4. Along with the writ petition, the appellant also made an application for issue of an interim injunction restraining the Registrar from proceeding further with the inquiry into the application made by respondent 3. Mr. Justice Shelat, before whom the matter came, did not issue a rule in the writ petition, but merely granted an ad interim injunction to the appellant and issued a rule returnable within two days to the Registrar to show cause why the injunction should not be granted. At the hearing of this matter, not only the Registrar, who is respondent 2 before us, but also respondent 3 appeared and opposed the grant of an interim injunction. After hearing them, Mr. Justice Shelat not only dissolved the ad interim injunction granted by him, but dismissed the petition of the appellant under Art. 226 of the Constitution.

5. It was contended before us that the ground on which Mr. Justice Shelat dismissed the appellant's petition was that the appellant was guilty of laches, and there was undue delay in making the petition under Art. 226. It was also urged that where there is a delay in making a petition, the Court has discretion in the matter of condoning the delay, and where the Court has exercised the discretion in a particular way, it would not be open to the appellate Court to interfere with the exercise of its discretion.

6. What we have got to ascertain at the outset is, whether there was at all any delay on the part of the appellant in making its petition to this Court. It was pointed out to us that the Registrar informed the appellant's representatives as early as on 29 November, 1958, that he proposed to proceed with the hearing and disposed of the application of respondent 3 and that he would take into consideration the appellant's application only after he had disposed of the application made by respondent 3. On the basis of this fact, it is contended that the appellant should have presented its petition under Art. 226 within a reasonable time from that date. But instead of doing so, it waited till 19 January, 1959 for presenting the petition. It is also pointed out to us that in the meanwhile the Registrar had made considerable progress in the inquiry into the application made by respondent 3 and that if it is ordered that both the applications, that is, that of respondent 3 and of the appellant, should be heard together, a good deal of work which has been done by the Registrar would be thrown away. To this the answer of the appellant is that it does not want to question anything that the Registrar had done so far in the matter of the application of respondent 3. What it wants is that an inquiry of the kind, which the Registrar is making with respect to the qualification of respondent 3 for being registered as a representative union, should also be made with respect to it, and that this inquiry should not be postponed till final orders are passed upon the application of respondent 3. In this connexion, Mr. Gokhale, who appears for the appellant, has referred us to the scheme of the Act, and in particular to Ss. 13 and 14 thereof. Section 13(1) reads thus :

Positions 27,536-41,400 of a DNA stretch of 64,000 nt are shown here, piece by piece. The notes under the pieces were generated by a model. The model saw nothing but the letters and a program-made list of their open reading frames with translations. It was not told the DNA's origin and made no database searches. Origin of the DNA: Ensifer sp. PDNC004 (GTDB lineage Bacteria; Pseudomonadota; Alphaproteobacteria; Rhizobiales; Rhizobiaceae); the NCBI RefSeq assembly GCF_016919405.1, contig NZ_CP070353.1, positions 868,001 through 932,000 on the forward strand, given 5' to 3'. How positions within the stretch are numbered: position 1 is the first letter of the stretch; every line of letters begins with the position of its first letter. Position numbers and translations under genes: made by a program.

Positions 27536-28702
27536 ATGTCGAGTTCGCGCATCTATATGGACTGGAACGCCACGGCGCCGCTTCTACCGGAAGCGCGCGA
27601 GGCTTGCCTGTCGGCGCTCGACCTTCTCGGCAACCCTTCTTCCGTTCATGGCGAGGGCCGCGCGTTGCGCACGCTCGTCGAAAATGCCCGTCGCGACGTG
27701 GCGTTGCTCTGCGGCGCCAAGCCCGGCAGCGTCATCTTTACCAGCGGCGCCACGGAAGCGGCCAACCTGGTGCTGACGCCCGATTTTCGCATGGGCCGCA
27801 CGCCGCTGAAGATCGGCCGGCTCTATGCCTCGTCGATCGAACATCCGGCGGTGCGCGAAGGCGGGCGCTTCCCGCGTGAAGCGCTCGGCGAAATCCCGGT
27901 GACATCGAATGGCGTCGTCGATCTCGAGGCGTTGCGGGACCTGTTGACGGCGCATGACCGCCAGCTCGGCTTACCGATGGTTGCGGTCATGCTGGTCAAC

'Any union which has for the whole of the period of three calendar months immediately preceding the calendar month in which it so applies under this section a membership of not less than fifteen per cent of the total number of employees employed in any industry in any local area may apply in the prescribed form to the Registrar for registration as a representative union for such industry in such local area.'

7. Then follow Sub-secs. (2) and (3) with which we are not concerned. The provisions of S. 14 run as follows :-